Dr. Chung: can you bring some graphs next time
Running on Steady mode
Using Pressure difference
Dr Chung: how is your grid independence going?
Dominic: It is taking a long time, maybe a more course mesh should be used
Adrian: You can save time by saving the result from the last grid independence test
Then refine the mesh and simulate again.
Dr. Chung: can you send around your results to the 3D group
Done a medium flow analysis to see the jet
Done cross sections around the narrowest part to compare how the speed changes
Waiting for it to properly converge
This is an unsteady simulation
Lost about 4 hours of simulation in Star CCM
Wanted to do one run on each of the upper airways models
To see how the flow changes across the three
And then go back to the particle simulation
Dr Chung: So the simulations should be the same between you and dominic
Dr Chung: have you worked out the Reynolds number?
Dr Chung: Pressure difference might be better for you
Need to choose the target speed to choose our target Reynolds number
Then you can increase the pressure difference and eventually we will have about 1000 reynolds number and hence turbulent
Getting some interesting grid independence tests on the trachea and bronchioles
Whilst I am varying the base size from a minimum to a maximum, some of the intermediate base sizes output an error during the simulation
Dr. Chung: Start from your fine mesh simulations and work back from that
CFD crash course: You solve partial differential equations. We give up trying to find the true solutions as they are nearly impossible (very hard) to find.
Instead we choose discrete points in the domain. Say I don’t want to know what is inbetween those points, but if you connect the values, you will have a clear idea of what is going on. If you have enough points you can assume it will change linearly between the points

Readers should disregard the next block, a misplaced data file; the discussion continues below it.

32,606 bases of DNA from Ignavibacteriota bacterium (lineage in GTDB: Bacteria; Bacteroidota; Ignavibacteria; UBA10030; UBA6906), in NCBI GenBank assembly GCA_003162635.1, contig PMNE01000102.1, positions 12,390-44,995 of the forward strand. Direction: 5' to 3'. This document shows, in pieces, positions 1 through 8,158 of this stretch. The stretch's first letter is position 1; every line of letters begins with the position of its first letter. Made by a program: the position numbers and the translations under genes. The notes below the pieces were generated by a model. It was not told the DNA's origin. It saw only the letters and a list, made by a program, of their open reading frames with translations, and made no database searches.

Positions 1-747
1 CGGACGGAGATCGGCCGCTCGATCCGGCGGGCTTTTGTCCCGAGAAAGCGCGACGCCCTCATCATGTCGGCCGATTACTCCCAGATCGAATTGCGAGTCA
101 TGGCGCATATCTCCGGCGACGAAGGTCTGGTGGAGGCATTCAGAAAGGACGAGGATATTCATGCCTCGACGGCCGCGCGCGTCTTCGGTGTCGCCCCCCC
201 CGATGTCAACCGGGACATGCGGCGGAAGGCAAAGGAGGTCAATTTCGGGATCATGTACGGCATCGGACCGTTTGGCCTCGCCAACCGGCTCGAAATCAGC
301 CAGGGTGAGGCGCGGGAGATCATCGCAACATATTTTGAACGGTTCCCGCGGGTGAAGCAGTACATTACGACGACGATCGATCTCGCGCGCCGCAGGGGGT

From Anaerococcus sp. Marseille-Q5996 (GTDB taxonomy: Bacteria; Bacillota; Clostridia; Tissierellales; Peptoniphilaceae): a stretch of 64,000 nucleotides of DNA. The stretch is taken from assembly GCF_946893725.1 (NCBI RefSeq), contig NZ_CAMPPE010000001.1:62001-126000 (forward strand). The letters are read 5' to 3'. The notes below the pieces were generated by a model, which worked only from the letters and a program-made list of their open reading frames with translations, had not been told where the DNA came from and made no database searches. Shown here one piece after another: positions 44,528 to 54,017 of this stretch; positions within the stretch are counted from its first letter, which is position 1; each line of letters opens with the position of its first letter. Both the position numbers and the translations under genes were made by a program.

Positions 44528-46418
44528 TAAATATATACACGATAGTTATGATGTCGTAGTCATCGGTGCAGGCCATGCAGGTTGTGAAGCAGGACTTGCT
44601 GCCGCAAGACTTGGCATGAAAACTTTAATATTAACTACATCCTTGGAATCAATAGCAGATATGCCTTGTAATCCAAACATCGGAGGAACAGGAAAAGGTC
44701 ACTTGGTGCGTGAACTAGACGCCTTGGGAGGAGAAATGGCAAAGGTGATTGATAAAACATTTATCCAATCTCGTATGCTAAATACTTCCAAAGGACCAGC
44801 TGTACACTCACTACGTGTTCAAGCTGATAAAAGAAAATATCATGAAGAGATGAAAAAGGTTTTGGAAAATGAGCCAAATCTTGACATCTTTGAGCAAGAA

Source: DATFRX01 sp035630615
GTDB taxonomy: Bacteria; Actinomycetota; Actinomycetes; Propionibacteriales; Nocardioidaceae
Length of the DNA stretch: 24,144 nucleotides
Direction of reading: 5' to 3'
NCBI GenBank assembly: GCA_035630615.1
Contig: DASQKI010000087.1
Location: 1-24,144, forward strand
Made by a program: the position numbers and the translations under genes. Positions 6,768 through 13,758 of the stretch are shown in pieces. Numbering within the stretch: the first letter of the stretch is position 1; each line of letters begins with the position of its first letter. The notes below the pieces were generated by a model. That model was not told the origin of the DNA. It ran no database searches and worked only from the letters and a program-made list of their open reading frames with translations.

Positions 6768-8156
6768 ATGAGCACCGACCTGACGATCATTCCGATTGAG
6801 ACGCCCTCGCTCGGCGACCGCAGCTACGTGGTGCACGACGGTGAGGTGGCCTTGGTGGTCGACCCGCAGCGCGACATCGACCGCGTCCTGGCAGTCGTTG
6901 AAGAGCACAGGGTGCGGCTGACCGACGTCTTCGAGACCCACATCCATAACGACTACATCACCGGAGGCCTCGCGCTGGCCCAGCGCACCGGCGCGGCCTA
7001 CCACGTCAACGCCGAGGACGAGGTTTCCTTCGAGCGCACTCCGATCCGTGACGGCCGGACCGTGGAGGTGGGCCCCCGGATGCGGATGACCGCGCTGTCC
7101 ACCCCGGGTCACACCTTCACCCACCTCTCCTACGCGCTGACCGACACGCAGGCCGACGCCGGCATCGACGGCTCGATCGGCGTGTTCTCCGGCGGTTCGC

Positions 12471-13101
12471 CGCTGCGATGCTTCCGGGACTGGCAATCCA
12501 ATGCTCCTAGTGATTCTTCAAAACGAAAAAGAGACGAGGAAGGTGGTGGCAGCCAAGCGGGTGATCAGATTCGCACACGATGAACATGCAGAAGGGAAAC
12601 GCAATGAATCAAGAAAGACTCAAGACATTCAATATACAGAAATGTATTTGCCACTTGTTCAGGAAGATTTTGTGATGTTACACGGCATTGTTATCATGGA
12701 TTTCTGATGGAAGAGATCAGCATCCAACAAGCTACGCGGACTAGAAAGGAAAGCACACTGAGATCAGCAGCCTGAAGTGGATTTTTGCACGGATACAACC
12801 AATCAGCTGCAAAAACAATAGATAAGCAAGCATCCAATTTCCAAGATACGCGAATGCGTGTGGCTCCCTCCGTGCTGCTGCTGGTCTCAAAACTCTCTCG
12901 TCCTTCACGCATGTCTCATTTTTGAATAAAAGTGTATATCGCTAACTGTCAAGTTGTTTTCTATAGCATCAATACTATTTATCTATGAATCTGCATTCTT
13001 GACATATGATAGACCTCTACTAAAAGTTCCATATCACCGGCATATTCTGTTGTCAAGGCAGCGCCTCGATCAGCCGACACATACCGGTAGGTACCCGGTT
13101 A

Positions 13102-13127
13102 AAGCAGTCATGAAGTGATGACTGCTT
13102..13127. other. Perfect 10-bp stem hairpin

This is why you need the grid independence test to see whether that certain amount of points is enough
By choosing discrete points you change partial differential equations to a series of simultaneous equations. I.e. ten points gives you 10 equations.
With three or four equations you can re-arrange the equations with the gauss-seidel method. However with like 4 million equations you cannot do this. And so we have to use course mesh solutions to get started and then refine to get convergence.
Adrian: Using inlet velocity boundary conditions now.
Dr Chung: Because we don’t know the velocity profile, it is better to use a pressure inlet rather than a velocity inlet.
Adrian: Prism layer to base size 200%
Dr. Chung: Plot your mesh on the cross sectional areas and then see how much is covered by the prism layers. Then plot the velocity profile there and see if there are any sharp changes.
So just plot your mesh at many different locations
A paper that Tom found last term will be used to model the affect of angle changes on pressure drop.
Tom will also manually find the angle changes for select pathways of the stl file.
Tom will make a matlab model that encorporates all of the mathematical relations that we have found so far
I have been working on the algorithm
It is now all coded, however had trouble plotting the surface of the airways
I am currently trying to find the problem in the code
Charlie and Tom have been thinking about how the angle change data can be recorded to preserve the all important connectivity of the model
Daniel has been doing research
Daniel will be working with Tom to create this Matlab model